Many TSX-listed Canadian oil stocks appear extremely attractively valued after the latest oil price collapse. Their market value plunged sharply after oil prices dropped into negative territory last week. Even after recovering, the North American West Texas Intermediate (WTI) benchmark price is trading at around US$13 per barrel.
While the outlook for oil prices remains poor, it has created an opportunity to acquire Canadian oil stocks with solid fundamentals that are trading at deep discounts to their indicative fair value. Here are three contrarian, speculative, deep-value opportunities to profit from oil’s eventual rebound.
Conventional oil producer
Intermediate oil producer Surge Energy (TSX:SGY) has done a solid job of surviving the prolonged oil slump, which truly began in 2015. Since the start of 2020, Surge is down a whopping 78%, indicating that it is attractively valued. It was one of the few Canadian upstream oil producers to retain its dividend, despite oil prices collapsing, although it finally suspended the payment in response to the latest oil crisis.
The quality of Surge’s oil acreage and the fact that it targets conventional oil reservoirs means it a has low corporate decline rate of 23%. This is significantly lower than U.S. shale oil drillers. It means that Surge’s capital spending, notably that required to maintain production, is significantly less than many of its peers focused on unconventional oil.
Surge has proven and probable oil reserves of 117 million barrels with an after-tax net present value of $1.5 billion. After subtracting long-term debt, decommissioning, and other non-current liabilities, Surge has an after-tax net asset value of $2.36 per share. This is more than nine times greater than its current price of $0.25 per share, highlighting that Surge is on sale and that there are considerable capital gains ahead once oil rebounds.
Surge has moved to shutter uneconomic production and cut spending to survive the oil price collapse. The driller’s oil price hedges will help to shield its earnings from sharply lower oil.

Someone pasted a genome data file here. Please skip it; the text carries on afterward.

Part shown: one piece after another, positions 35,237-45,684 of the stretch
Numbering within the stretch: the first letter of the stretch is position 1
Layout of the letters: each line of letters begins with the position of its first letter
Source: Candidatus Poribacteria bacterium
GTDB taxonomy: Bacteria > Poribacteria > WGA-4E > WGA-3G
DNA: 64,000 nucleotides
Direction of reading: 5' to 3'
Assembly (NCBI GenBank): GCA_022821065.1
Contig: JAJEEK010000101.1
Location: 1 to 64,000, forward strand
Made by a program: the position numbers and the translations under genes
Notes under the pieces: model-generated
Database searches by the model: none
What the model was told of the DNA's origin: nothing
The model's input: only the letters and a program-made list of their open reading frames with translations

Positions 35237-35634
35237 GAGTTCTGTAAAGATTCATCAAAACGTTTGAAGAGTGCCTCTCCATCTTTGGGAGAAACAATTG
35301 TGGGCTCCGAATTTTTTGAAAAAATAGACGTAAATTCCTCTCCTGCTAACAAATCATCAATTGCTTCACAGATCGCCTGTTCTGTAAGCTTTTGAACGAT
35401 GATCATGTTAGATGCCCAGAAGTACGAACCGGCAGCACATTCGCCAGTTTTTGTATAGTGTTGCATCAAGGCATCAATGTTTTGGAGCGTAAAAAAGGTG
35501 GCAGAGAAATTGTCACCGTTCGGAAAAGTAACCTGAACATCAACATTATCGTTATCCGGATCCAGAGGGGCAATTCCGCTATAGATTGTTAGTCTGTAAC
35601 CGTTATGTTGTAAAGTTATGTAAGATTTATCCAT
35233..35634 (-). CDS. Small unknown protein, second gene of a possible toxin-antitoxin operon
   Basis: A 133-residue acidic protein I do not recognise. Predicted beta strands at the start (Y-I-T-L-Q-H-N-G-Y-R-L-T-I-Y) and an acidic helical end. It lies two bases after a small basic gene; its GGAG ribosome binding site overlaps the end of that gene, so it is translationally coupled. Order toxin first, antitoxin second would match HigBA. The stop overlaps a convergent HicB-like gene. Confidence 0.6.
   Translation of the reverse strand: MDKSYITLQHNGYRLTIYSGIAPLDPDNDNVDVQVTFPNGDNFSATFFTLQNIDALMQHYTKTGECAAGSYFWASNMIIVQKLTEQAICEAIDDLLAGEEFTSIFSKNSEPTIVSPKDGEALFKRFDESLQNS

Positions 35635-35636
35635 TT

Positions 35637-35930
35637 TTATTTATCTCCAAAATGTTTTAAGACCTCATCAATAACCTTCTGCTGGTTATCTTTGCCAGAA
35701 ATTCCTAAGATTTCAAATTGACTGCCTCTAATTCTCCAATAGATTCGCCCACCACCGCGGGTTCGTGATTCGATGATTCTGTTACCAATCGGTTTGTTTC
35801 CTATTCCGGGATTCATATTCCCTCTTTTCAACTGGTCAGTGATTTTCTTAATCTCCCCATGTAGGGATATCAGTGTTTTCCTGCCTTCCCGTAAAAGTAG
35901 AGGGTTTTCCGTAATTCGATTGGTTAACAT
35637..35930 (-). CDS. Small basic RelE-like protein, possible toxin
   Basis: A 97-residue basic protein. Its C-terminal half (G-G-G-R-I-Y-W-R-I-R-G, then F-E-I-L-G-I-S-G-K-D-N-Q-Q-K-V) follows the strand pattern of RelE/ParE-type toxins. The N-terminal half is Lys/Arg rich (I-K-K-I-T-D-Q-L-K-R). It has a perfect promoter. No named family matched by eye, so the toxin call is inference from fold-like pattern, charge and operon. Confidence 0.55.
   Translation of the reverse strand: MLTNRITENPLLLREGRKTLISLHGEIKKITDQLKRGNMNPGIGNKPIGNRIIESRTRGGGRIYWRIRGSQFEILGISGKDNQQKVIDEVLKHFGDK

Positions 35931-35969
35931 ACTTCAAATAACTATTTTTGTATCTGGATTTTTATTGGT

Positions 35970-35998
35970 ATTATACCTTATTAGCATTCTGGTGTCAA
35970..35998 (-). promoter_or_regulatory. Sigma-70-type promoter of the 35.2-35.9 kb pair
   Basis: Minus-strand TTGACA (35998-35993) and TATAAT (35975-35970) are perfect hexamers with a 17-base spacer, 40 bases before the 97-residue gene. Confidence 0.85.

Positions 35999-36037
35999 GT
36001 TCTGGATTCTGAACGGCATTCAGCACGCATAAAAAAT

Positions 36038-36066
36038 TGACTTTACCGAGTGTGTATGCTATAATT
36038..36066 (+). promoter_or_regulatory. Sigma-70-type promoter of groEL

Leading upstream oil company
Whitecap Resources (TSX:WCP) was forced to cut its dividend in half in response to the latest oil price collapse. The driller has lost 77% for the year to date, leaving it very attractively valued. While Whitecap is still paying a dividend yielding 13%, there is every likelihood that the payment will be suspended because of sharply weaker oil with WTI trading at around US$13 per barrel.
Whitecap also slashed its 2020 capital-spending program by 44% and is focused on introducing further cost reductions. The driller’s commodity hedging program will shield it from the worst of the latest oil price collapse.
Whitecap’s debt is a manageable 1.6 times its 2019 EBITDA. That, along with recent cost-cutting measures, will allow it to survive the current harsh operating environment.
The driller has 507 million barrels or proven and probable oil reserves. Those oil reserves, after deducting long-term debt, decommissioning costs, and other non-current financial obligations, have an after-tax net asset value of around $4.78 per share. This is almost four times greater than Whitecap’s market value, underscoring why now is the time to buy.
Frontera Energy (TSX:FEC) has not been as roughly handled by the market compared to many other Canadian upstream oil stocks. This is primarily because of its superior financial position. Frontera finished 2019 with US$331 million of long-term debt, which was a manageable 0.6 times 2019 EBITDA.
Importantly, Frontera ended last year with US$328 million. This, along with it cutting capital spending by 60% in response to sharply weaker oil prices, gives it considerable financial flexibility. Frontera can access international Brent pricing. This gives it a handy financial advantage over those drillers operating solely in North America. Brent trades at an US$8-per-barrel premium to WTI and has proven to be far less volatile.
Frontera is trading at a deep 231% discount to the after-tax net asset value of its oil reserves, underscoring the considerable potential upside available, highlighting why now is the time to buy.
This article represents the opinion of the writer, who may disagree with the “official” recommendation position of a Motley Fool premium service or advisor. We’re Motley! Questioning an investing thesis — even one of our own — helps us all think critically about investing and make decisions that help us become smarter, happier, and richer, so we sometimes publish articles that may not be in line with recommendations, rankings or other content.
Fool contributor Matt Smith has no position in any of the stocks mentioned.